Comparisons, then, for the uninitiated, are both appropriate and quite helpful. Dickens and Baldwin were kindred spirits, separated by an ocean and a century of living. Dickens was born the second of eight children, spent his childhood poor, and would devote a lifetime to examining ideas of social justice. He also spent those years exploring familial relationships and revisiting childhood memories. 2 James Baldwin, the eldest of nine children, son to a father he would never know, stepson to a poverty-stricken preacher whose own penchant for cruelty seemed to come from the pages of a Dickens novel, was also a social advocate in the making; and he read and watched Dickens s words unfold on the page and flit onto the big screen as a boy. Baldwin would consume these narratives, internalizing and claiming Dickens s recursive themes as his own as he began to craft his life story through art. Baldwin s writing, like the Victorian s, is highly reflective. Like Dickens s David Copperfield, Baldwin the man would revisit his early life time and again and mine it perpetually in his own writing. In Faulknerian fashion Dickens suggested repeatedly that the past is never wholly past; like a ghost, it haunts until confronted. Baldwin realized this truth, too.
Like those of Dickens, Baldwin s concerns were born of the pervasive alienation of the human condition. Dickens dared to ask, how well does anyone really know another? Likewise, Baldwin suggested his charge as writer was simple: When I am writing a novel, I am writing about me and all of you, and the great difficulty is to discover what connects us. Something does connect us, and what it is is hidden. 3 Always, secrets both bind and separate individuals. Baldwin s characters in particular often harbor secrets deep and profound and existential in nature. Writing is discovery in motion, and the private life, his own and that of others, is the writer s subject-his key and ours to his achievement. 4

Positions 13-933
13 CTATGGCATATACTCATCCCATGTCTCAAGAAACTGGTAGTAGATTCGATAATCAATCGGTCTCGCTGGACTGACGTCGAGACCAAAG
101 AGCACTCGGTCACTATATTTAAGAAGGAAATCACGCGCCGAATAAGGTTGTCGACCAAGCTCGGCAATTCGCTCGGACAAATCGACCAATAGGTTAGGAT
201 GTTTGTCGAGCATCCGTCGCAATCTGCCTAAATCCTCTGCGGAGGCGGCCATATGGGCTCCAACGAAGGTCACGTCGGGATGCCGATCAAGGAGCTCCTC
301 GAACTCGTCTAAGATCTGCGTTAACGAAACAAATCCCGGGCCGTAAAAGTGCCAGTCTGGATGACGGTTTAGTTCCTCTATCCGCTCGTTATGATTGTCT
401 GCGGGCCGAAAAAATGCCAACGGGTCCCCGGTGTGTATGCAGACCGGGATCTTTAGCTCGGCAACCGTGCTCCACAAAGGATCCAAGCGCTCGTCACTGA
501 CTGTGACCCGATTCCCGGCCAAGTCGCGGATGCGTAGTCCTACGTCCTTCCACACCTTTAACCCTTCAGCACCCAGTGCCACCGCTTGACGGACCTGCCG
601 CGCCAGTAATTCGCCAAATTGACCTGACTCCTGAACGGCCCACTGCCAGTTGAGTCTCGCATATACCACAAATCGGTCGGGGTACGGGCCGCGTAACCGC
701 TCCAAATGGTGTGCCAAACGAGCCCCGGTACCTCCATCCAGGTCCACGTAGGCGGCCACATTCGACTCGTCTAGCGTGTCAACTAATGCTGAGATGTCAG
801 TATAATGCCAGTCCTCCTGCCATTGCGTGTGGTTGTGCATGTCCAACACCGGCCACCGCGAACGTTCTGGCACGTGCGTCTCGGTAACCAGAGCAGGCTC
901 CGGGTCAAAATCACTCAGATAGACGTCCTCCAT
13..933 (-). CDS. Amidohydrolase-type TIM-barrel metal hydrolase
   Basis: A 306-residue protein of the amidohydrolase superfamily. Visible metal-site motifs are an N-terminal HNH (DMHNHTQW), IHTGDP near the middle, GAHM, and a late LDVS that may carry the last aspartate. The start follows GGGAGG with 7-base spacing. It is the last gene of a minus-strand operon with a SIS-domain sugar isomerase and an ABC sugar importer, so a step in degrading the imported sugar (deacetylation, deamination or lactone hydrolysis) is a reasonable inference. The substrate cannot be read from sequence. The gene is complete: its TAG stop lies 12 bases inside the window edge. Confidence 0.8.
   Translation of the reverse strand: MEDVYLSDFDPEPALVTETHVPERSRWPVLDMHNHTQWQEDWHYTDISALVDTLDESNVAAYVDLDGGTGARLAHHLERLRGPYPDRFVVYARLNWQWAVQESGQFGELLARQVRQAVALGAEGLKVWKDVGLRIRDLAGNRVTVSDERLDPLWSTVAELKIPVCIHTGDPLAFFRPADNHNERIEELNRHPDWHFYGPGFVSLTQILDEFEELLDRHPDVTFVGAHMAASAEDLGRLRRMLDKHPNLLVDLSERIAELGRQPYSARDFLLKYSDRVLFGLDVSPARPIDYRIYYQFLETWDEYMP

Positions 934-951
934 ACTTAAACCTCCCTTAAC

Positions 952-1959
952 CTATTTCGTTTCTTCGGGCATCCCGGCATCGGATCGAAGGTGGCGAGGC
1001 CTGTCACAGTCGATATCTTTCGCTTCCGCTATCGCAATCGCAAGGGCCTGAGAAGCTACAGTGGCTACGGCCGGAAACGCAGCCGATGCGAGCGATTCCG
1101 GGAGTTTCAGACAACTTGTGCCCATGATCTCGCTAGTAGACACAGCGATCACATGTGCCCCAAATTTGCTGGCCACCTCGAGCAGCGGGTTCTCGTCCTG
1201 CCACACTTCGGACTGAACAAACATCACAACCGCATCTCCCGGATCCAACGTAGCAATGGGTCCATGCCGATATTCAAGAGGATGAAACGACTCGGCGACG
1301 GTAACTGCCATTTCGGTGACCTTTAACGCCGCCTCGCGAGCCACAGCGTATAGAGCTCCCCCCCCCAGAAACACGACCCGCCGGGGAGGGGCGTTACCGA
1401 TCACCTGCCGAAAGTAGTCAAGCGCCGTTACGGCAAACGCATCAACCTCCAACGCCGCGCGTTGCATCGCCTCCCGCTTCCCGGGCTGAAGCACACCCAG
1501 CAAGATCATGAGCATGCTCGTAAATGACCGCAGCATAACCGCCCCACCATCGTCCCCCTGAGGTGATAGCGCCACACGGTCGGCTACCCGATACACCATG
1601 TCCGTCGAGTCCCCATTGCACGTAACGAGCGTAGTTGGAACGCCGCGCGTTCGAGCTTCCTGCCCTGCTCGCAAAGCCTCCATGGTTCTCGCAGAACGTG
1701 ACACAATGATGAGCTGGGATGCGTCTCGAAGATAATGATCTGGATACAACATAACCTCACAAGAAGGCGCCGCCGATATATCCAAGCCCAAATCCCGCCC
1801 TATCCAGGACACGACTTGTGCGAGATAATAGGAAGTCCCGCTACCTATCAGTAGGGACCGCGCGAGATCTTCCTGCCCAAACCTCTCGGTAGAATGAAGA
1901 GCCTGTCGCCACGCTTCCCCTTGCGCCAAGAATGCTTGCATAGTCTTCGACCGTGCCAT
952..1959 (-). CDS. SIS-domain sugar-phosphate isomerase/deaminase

History, both private and public, served as a specter for both writers. Histories haunt defiantly ignorant characters and conversely liberate the valiant. Thus, for both Dickens and Baldwin, textual explorations became explorations of tyranny and freedom. For Dickens, freedom was the product of revolution, a concept Baldwin would come to know only too well during the years of America s own struggles for civil liberties. Further, freedom, indeed salvation, would only truly be realized through the making of hard choices, through sacrifice, and through acts of love. The act of loving itself becomes the individual s ultimate act of revolution.